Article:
for (int x=2; x<mask.cols-2; x++) {
        uchar v = *pThis;   // Get the current pixel value (either 0 or 255).
        // If the current pixel is black, but all the pixels on the 2-pixel-radius-border are white
        // (ie: it is a small island of black pixels, surrounded by white), then delete that island.
        if (v == 0) {
            bool allAbove = *(pUp2 - 2) && *(pUp2 - 1) && *(pUp2) && *(pUp2 + 1) && *(pUp2 + 2);
            bool allLeft = *(pUp1 - 2) && *(pThis - 2) && *(pDown1 - 2);
            bool allBelow = *(pDown2 - 2) && *(pDown2 - 1) && *(pDown2) && *(pDown2 + 1) && *(pDown2 + 2);
            bool allRight = *(pUp1 + 2) && *(pThis + 2) && *(pDown1 + 2);
            bool surroundings = allAbove && allLeft && allBelow && allRight;
            if (surroundings == true) {
                // Fill the whole 5x5 block as white. Since we know the 5x5 borders
                // are already white, just need to fill the 3x3 inner region.
                *(pUp1 - 1) = 255;
                *(pUp1 + 0) = 255;
                *(pUp1 + 1) = 255;
                *(pThis - 1) = 255;
                *(pThis + 0) = 255;
                *(pThis + 1) = 255;
                *(pDown1 - 1) = 255;
                *(pDown1 + 0) = 255;
                *(pDown1 + 1) = 255;
            // Since we just covered the whole 5x5 block with white, we know the next 2 pixels
            // won't be black, so skip the next 2 pixels on the right.
            pThis += 2;
            pUp1 += 2;
            pUp2 += 2;
            pDown1 += 2;
            pDown2 += 2;
        // Move to the next pixel.
share|improve this answer
I don't want to remove the white pixels. I want to preserve the structure of the white pixels in the curve but, I want to get rid of those outlier white pixels which are far away from the curve. I'm not sure what your code is trying to do but, I will try and see if it works. –  Eagle Apr 4 '14 at 19:12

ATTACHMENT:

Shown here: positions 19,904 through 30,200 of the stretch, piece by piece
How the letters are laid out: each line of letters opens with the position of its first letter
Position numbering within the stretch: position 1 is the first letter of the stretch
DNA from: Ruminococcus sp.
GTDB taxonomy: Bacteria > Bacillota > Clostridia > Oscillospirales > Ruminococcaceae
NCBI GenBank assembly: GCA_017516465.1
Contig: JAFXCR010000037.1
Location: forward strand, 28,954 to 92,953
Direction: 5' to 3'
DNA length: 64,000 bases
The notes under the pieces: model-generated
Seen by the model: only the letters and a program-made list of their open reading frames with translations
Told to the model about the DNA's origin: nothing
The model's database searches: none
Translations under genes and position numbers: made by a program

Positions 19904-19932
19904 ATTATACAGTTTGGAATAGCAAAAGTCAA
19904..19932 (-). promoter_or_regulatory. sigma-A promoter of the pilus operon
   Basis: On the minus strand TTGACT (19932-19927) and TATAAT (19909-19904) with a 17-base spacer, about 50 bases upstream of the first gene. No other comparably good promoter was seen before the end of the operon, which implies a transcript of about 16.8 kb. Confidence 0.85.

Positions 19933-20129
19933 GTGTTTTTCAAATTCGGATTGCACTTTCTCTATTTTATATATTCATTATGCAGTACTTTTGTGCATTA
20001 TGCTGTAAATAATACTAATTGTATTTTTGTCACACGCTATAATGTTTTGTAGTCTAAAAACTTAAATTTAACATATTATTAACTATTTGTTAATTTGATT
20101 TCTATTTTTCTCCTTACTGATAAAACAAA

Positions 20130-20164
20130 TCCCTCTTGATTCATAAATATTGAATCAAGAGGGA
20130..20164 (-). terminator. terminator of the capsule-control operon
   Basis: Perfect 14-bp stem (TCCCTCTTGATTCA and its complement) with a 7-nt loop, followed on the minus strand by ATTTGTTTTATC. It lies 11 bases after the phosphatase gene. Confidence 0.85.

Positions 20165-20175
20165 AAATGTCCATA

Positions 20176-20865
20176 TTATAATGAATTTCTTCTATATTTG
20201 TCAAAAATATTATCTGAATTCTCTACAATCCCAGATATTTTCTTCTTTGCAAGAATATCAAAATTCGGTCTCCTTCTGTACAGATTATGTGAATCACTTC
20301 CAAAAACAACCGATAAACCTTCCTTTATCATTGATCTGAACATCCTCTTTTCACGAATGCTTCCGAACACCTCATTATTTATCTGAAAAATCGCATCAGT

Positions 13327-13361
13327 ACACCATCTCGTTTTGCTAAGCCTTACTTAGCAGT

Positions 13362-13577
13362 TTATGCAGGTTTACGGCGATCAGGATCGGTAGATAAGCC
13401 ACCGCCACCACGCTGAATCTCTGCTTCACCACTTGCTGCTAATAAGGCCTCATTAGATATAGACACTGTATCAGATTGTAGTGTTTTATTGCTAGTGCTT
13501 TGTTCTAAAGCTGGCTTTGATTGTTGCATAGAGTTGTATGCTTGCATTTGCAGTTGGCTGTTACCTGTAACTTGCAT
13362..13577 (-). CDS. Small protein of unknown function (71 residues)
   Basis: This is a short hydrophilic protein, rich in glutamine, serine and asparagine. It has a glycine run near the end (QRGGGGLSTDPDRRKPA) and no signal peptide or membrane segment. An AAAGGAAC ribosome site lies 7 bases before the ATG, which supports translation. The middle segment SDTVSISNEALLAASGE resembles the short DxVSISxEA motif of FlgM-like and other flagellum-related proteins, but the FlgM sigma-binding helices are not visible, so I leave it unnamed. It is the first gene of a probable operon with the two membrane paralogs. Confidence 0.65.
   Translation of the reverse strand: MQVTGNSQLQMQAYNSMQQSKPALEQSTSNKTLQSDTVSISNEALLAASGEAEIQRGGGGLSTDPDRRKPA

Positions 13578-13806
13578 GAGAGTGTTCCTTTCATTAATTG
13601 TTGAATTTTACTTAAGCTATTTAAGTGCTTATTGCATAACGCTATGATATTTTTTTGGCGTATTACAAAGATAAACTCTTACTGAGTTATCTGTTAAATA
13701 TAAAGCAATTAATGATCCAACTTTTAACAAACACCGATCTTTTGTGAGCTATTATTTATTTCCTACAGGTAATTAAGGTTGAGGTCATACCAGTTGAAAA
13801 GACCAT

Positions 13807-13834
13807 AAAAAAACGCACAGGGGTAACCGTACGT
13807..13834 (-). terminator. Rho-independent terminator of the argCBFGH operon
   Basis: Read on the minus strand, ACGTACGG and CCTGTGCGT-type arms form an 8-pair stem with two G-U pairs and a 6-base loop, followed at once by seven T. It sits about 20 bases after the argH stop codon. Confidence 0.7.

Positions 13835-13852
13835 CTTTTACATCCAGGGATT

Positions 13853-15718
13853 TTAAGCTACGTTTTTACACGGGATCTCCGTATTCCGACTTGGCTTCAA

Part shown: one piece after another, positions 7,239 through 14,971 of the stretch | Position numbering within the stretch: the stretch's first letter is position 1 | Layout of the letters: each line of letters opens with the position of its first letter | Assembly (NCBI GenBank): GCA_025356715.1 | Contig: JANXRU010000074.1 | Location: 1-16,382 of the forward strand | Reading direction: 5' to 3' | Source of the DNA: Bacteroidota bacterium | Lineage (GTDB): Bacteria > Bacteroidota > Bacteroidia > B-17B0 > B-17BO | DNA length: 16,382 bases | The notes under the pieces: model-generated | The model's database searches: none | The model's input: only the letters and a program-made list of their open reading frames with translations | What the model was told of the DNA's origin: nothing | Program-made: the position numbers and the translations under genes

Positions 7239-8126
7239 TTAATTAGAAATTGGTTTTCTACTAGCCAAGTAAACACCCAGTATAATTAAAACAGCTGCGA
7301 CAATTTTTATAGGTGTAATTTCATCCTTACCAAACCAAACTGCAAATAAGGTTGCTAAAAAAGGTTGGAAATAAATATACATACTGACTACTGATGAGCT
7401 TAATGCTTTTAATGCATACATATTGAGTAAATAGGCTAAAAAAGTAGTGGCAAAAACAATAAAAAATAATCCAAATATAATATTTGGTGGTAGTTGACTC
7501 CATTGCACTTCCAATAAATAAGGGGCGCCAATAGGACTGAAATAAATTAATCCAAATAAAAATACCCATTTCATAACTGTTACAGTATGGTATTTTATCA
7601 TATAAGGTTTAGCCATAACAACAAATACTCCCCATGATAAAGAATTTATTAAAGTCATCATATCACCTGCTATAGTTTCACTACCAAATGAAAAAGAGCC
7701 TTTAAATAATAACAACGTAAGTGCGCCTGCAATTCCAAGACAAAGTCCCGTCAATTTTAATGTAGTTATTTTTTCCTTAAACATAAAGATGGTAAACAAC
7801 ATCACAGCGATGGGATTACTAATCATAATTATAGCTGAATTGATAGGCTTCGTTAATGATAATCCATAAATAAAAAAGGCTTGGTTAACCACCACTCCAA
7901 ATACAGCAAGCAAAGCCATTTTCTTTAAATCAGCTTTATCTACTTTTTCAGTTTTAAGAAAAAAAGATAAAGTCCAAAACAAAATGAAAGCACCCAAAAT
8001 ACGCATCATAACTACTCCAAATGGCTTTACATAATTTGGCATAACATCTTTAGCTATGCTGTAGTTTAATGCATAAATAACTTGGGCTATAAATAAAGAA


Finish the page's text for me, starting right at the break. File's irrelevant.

The code removes single 'black pixels' in a 5x5 block from the image (the time I used it my noise was black). I didn't notice you have island of pixels together the same proportion as in your line. Sorry for the bad approach, it will not solve your problem. –  Electric Goat Apr 7 '14 at 5:53
Your code pointed me in the right direction. I had an idea after that to look for pixels across diagonals as shown here: stackoverflow.com/questions/22898881/… . The output looks good when line segments are used to approximate a curve. However, I would ideally like a smooth curve since I cannot get rid of all of the outliers without risking the loss of a bunch of points on the detected curve. I have to tradeoff now somehow I guess unless I can actually fit a curve properly. –  Eagle Apr 7 '14 at 6:08
If you are able to find adjacent points centroids you could try a polynomial regression (actually I think it would work with the image you already have just knowing the white pixel positions). The GNU Scientific Library can do it. (rosettacode.org/wiki/Polynomial_regression#C) –  Electric Goat Apr 7 '14 at 7:48
I don't understand what you mean by "adjacent point centroids"? Do you mean points which have white pixels to its left and right? –  Eagle Apr 8 '14 at 19:02